She turned from him abruptly. When she spoke again, her voice was shaky. ″Your father always said that. One more, one more – it was always just one more. But it never stopped. And with every power he took, I would lose another little piece of him, until the man I married was simply gone, and there was a monster in his place. Nathan was old enough to protect himself, but you were just a child – only two years old when it started getting bad...and then there was Peter. He was an infant, completely helpless...″ She turned around; there were tears in her eyes. ″I couldn't protect the both of you at the same time. That's why I had to give you up. Even then you were strong – but not strong enough to defend yourself from him. From what he'd become.″ She let out a tiny sob into a handkerchief she'd produced from somewhere. ″One more. I can't go through that again, I can't...″
″Oh, Mother,″ Sylar said. He felt tears of his own pricking behind his eyes. ″I'm sorry. Please don't cry.″
She dabbed her eyes with her handkerchief. ″If you love me, you must swear to me that you won't.″
″I swear I won't take on any more powers,″ he said.
The handkerchief vanished as mysteriously as it had appeared. ″That's my boy,″ she said, smiling. ″Always good to his mother. Come give me a kiss.″
Sylar kissed her obediently on the cheek. ″I love you, Mother.″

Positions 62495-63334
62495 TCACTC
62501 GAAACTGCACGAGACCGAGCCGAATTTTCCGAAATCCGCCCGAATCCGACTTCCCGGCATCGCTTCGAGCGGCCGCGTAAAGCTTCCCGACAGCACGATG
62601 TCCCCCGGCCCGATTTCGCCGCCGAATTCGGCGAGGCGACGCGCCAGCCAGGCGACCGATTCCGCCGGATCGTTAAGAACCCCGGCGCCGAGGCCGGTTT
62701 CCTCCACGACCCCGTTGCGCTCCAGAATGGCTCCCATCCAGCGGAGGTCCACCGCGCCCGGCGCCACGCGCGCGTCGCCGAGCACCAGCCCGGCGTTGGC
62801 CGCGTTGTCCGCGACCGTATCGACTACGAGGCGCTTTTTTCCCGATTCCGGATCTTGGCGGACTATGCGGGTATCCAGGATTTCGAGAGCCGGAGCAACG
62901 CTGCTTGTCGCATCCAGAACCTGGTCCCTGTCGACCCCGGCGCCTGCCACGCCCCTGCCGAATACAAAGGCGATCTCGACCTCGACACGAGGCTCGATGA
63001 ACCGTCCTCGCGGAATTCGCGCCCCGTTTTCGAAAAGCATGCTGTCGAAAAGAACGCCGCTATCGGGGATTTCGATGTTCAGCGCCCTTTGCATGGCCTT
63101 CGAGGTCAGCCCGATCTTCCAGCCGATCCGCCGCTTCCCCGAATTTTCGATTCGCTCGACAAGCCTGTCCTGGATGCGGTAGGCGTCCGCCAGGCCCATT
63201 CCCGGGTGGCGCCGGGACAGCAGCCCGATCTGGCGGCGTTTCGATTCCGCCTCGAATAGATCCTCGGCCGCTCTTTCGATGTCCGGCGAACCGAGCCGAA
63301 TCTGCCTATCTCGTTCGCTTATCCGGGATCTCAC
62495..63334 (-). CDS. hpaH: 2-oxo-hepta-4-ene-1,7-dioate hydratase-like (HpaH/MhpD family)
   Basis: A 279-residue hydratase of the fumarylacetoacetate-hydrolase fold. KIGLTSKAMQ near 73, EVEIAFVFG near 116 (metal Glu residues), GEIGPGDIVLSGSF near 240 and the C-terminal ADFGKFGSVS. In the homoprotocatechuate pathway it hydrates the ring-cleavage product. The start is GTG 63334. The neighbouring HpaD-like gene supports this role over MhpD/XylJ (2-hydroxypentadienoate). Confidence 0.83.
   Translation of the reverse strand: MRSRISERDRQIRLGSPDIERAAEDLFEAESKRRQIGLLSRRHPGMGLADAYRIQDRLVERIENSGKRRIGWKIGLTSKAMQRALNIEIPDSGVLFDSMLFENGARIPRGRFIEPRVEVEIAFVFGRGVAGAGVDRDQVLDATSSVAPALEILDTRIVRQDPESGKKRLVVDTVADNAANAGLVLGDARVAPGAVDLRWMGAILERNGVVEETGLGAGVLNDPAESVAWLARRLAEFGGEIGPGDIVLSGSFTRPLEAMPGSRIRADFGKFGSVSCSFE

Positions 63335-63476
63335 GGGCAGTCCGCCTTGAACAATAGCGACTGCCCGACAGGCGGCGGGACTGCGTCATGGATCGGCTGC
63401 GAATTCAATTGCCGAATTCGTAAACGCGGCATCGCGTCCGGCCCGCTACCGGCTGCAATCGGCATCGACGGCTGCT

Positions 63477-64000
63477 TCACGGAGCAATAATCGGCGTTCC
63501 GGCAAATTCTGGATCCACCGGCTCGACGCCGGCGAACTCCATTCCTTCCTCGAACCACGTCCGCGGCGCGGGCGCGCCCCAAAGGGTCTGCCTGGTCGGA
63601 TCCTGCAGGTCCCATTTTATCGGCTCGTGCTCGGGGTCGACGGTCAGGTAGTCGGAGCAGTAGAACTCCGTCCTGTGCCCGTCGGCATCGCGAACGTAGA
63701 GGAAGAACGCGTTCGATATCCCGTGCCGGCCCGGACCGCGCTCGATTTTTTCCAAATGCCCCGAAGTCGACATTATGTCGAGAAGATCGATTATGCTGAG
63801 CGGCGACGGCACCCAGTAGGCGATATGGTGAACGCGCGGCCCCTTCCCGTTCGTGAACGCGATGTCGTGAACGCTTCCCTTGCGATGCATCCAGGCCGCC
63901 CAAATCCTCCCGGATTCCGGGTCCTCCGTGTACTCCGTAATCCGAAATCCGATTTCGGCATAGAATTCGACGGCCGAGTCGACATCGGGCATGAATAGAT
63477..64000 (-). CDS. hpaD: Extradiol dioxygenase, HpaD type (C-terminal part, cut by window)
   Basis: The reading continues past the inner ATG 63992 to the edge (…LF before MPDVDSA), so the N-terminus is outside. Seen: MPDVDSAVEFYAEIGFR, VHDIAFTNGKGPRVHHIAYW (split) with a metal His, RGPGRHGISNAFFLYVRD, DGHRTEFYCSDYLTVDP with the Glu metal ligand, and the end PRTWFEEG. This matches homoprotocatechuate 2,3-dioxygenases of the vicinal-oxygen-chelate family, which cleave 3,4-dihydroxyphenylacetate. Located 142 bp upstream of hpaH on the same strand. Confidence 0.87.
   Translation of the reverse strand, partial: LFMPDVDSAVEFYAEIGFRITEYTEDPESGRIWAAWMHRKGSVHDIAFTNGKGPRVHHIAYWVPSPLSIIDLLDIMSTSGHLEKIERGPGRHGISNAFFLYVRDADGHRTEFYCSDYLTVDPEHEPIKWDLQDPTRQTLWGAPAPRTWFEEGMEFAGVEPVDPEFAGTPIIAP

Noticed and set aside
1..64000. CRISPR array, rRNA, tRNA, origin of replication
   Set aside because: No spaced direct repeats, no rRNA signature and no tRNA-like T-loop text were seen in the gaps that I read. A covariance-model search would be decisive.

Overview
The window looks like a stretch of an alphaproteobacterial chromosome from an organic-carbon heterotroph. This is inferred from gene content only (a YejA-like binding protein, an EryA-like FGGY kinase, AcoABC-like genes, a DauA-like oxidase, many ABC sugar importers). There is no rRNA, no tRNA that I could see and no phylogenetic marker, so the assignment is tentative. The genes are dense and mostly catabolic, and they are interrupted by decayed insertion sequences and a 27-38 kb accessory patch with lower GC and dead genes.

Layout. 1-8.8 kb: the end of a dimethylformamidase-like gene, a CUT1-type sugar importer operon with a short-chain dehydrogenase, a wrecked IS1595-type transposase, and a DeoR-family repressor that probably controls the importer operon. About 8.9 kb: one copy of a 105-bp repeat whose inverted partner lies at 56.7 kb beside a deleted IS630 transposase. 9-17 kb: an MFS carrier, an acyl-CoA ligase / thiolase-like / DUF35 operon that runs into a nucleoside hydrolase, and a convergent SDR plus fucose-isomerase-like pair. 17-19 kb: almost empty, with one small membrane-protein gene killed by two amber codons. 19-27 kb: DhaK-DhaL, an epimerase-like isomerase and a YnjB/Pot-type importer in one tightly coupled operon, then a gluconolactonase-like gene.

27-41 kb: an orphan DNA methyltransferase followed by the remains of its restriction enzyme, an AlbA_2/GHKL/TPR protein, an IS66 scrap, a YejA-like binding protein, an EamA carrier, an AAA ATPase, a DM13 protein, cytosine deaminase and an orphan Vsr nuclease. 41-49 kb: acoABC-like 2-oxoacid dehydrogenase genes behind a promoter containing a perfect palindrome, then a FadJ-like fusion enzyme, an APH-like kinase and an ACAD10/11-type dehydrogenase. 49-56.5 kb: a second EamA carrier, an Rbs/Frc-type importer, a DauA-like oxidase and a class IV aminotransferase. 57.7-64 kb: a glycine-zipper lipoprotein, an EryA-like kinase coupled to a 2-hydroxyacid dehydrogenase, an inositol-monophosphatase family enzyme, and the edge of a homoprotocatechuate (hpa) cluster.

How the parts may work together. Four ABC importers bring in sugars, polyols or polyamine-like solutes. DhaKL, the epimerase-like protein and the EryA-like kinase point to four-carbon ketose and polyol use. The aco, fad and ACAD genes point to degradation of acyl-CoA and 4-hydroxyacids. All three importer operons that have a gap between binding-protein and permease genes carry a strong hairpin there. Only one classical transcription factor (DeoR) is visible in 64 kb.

″I know you do,″ she said. ″Now, about Suresh.″ She looked through the observational glass again, her fingers drifting over her pearls again as she pursed her lips in thought. ″I suppose we're not having a lot of luck with him here. If you think you can make him functional again, you can have him. And if you succeed, I want you to bring him to work for us. You can do what you like with him otherwise.″
″Thank you, Mother,″ he said.
″I'll tell the staff to get his things ready. Do you want to take him home yourself, or shall I have them drop him off?″
″No, I'll take him. And I think I'll go talk to him for a minute.″
″He hasn't spoken a coherent word in a week, you know,″ she said.
″I'm pretty sure I can get through to him.″
Angela shrugged. ″If you say so. I'll leave you to it, then. And remember, Gabriel – I'm counting on you.″
″I know. I won't let you down.″
She gave him a sharp smile and left the room.